The Viennese Wolf Suschitzky made a career as a photographer and cinematographer after emigrating to London in 1935.
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Auer, Anna. “No Resting Place. Encounter with Wolf Suschitzky / No Resting Place. Begegnungen mit Wolf Suschitzky.” Wolf Suschitzky Photos, edited by Michael Omasta et al., Synema, 2006, pp. 8–15.
Barrington-Johnson, J. The Zoo. The Story of the London Zoo. Robert Hale, 2005.
Forbes, Duncan. “Wolf Suschitzky in Vienna and London. Photographic Exchange and Continuity / Wolf Suschitzky in Wien und London. Kontinuität und Transfer in der Fotografie.” Wolf Suschitzky Photos, edited by Michael Omasta et al., Synema, 2006, pp.16–29.
Gernsheim, Helmut. The Man Behind the Camera. The Fountain Press, 1948.
Hall, Norman, and Basil Burton, editors. Great Photographs, vol. 1: Suschitzky. Photography, 1955.
Omasta, Michael, et al., editors. Wolf Suschitzky Photos. Synema, 2006.
Omasta, Michael, et al., editors. Wolf Suschitzky. Films. Synema, 2010.
Omasta, Michael, and Brigitte Mayr, editors. Wolf Suschitzky: Seven Decades of Photography. Synema, 2014.
Osman, Colin. “Der Einfluß deutscher Fotografen im Exil auf die britische Pressefotografie.” Kunst im Exil in Großbritannien 1933–1945, exh. cat. Neue Gesellschaft für bildende Kunst, Berlin, 1986, pp. 83–87.
Schreiner, Peter, et al., editors. Wolf Suschitzky – Work. Fotohof edition, 2020.
Suschitzky, Wolf. Photographing Children (How to do it series, 26). The Studio, 1940.
Suschitzky, Wolf. Photographing Animals (How to do it series, 29). The Studio, 1941.
Suschitzky, Wolf. Faithfully ours. Cats and Dogs. Text by Cécile Smythe. Jarrold & Sons, 1950.
Suschitzky, Wolf. Animal Babies. Thames & Hudson, 1957.
Suschitzky, Wolf, and Raphael Samuel. Charing Cross Road in the Thirties (Photo-Library, 9). Dirk Nishen, 1989.
Suschitzky, Wolf. “A Short Autobiography of a Long-lived Photographer / Kurze Autobiografie eines langlebigen Fotografen.” Wolf Suschitzky Photos, edited by Michael Omasta et al., Synema, 2006, pp. 194–205.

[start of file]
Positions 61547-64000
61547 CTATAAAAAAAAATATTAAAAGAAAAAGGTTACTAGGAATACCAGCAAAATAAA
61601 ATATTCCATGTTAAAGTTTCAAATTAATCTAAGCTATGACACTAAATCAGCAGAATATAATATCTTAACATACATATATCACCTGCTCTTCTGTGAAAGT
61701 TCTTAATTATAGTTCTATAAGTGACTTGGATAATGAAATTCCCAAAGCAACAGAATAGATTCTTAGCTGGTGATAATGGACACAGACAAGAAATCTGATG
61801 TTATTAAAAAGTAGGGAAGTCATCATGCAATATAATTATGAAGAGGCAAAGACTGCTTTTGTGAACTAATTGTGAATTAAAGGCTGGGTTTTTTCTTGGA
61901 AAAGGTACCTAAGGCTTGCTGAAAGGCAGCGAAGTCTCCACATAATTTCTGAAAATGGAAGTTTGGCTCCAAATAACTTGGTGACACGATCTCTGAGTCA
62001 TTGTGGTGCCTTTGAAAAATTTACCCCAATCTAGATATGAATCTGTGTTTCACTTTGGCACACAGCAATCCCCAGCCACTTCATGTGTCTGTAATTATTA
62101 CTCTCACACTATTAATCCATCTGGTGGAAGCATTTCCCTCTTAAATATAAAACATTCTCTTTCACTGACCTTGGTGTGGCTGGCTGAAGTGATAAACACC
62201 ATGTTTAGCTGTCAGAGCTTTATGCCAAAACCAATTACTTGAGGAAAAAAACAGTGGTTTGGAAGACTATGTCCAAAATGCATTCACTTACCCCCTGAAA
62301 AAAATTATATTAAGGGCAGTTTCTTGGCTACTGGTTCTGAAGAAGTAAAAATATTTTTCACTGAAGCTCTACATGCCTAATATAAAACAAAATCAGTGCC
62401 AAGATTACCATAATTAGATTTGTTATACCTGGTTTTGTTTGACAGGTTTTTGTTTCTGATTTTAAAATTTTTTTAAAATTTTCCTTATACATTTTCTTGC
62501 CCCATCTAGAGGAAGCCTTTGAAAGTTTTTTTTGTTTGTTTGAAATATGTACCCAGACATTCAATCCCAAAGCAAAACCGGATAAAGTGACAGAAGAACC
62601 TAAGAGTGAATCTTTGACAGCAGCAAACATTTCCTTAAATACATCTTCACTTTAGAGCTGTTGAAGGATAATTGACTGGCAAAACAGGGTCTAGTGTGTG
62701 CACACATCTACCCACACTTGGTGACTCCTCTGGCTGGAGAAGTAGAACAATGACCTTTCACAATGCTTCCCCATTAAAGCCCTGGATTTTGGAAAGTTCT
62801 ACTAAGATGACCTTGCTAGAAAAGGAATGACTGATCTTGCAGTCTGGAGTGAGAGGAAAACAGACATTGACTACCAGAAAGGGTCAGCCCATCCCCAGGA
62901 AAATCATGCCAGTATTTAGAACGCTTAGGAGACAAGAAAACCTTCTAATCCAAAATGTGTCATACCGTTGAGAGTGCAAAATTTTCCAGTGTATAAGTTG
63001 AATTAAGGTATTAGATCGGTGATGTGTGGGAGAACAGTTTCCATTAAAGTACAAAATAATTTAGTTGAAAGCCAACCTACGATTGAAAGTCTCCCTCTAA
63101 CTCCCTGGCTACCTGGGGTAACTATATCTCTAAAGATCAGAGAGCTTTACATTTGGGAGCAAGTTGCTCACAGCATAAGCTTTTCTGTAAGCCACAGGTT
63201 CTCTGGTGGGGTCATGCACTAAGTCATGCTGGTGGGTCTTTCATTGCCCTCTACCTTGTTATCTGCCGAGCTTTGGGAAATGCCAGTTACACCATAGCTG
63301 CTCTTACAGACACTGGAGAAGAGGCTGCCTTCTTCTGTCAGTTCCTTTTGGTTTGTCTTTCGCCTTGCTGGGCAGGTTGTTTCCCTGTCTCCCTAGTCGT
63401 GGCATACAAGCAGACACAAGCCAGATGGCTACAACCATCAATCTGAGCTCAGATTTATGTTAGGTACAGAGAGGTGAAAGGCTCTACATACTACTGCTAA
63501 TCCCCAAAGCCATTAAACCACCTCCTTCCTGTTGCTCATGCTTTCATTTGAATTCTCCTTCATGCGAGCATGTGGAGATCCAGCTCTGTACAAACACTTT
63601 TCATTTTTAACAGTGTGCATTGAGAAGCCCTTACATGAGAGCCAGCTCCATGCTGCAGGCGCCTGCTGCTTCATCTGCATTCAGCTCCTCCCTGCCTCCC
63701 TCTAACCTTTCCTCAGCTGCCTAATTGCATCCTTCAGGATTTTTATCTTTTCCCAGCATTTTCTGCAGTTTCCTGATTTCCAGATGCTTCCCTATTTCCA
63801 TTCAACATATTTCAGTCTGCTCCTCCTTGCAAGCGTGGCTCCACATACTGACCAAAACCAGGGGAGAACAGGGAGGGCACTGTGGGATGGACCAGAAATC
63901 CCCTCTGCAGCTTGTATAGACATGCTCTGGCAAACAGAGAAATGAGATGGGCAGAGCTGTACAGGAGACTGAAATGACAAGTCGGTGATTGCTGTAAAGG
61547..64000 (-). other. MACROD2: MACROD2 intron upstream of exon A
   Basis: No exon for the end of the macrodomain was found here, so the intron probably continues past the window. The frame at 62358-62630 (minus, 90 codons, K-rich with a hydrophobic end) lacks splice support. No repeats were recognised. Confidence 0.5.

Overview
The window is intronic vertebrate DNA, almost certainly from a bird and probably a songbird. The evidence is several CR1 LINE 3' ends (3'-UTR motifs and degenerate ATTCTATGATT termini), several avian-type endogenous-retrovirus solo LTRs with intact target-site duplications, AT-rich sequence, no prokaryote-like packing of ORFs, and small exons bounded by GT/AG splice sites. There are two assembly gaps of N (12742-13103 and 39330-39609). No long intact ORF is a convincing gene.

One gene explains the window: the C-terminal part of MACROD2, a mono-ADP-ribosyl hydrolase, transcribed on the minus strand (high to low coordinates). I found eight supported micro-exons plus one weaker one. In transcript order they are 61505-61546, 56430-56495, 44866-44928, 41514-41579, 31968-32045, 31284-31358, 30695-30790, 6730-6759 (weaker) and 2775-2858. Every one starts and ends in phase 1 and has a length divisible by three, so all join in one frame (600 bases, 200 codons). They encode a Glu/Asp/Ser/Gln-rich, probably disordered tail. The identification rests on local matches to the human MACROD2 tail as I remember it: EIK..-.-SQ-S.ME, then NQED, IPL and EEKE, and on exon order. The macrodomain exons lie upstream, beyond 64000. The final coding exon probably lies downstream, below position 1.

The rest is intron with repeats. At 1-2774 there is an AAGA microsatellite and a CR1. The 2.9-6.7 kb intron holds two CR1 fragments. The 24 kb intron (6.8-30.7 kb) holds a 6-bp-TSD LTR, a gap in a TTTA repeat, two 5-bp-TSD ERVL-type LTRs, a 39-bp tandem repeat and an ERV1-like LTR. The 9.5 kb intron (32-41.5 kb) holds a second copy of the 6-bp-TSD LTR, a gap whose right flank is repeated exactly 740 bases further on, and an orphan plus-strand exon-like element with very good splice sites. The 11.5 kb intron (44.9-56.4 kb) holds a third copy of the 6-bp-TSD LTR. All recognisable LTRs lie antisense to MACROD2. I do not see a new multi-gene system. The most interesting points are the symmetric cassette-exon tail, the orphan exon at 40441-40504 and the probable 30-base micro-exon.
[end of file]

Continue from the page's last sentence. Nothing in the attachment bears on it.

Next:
Suschitzky, Wolf and Julian Huxley. Kingdom of the Beasts. Thames & Hudson, 1956.
Winckler, Julia. “Gespräch mit Wolfgang Suschitzky, Fotograf und Kameramann, London 2001/2002.” Exilforschung. Ein internationales Jahrbuch, vol. 21: Film und Fotografie, edited by Claus Dieter-Krohn et al., edition text + kritik, 2003, pp. 254–279.
Winckler, Julia. “‘Quite content to be called a good craftsman’ – an Exploration of some of Wolf Suschitzky’s Extensive Contributions to the Field of Applied Photography between 1935 and 1955.” Applied Arts in British Exile from 1933. Changing Visual and Material Culture (The Yearbook of the Research Centre for German and Austrian Exile Studies, 19), edited by Marian Malet et al., Brill/Rodopi, 2019, pp. 67–92.
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My deepest thanks go to Peter Suschitzky who gave me permission to reproduce the works of Wolf Suschitzky.
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London, GB (1935–2016).
Douglas House, 6 Maida Avenue, Little Venice, London W2.
The Viennese photographer Edith Tudor-Hart emigrated to England in 1933 and made a name with her photographs focusing on questions of class, social exclusion and the lives of marginalised people.
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Julian Huxley was the director of London Zoo from 1935 to 1942 and worked closely with emigrant photographers, artists and architects, including Berthold Lubetkin, Erna Pinner and Wolf Suschitzky.
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The magazine Lilliput, founded by the émigré journalist Stefan Lorant in 1937, gave work to emigrated artists and photographers such as Kurt Hutton, Walter Suschitzky, Walter Trier and Edith Tudor-Hart.
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From 1941 to 1945, the émigré German-language newspaper Die Zeitung was published in London, reporting on the war on the continent and on the situation in Germany.
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Focus on Architecture and Sculpture by émigré photographer Helmut Gernsheim brought together his work and experience as a photographer for the National Buildings Record (NBR).
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The emigrants Eva Feuchtwang (later Eva Neurath) and Walter Neurath founded the Thames & Hudson publishing house in 1949, which published art history books, photo books and collection catalogues.
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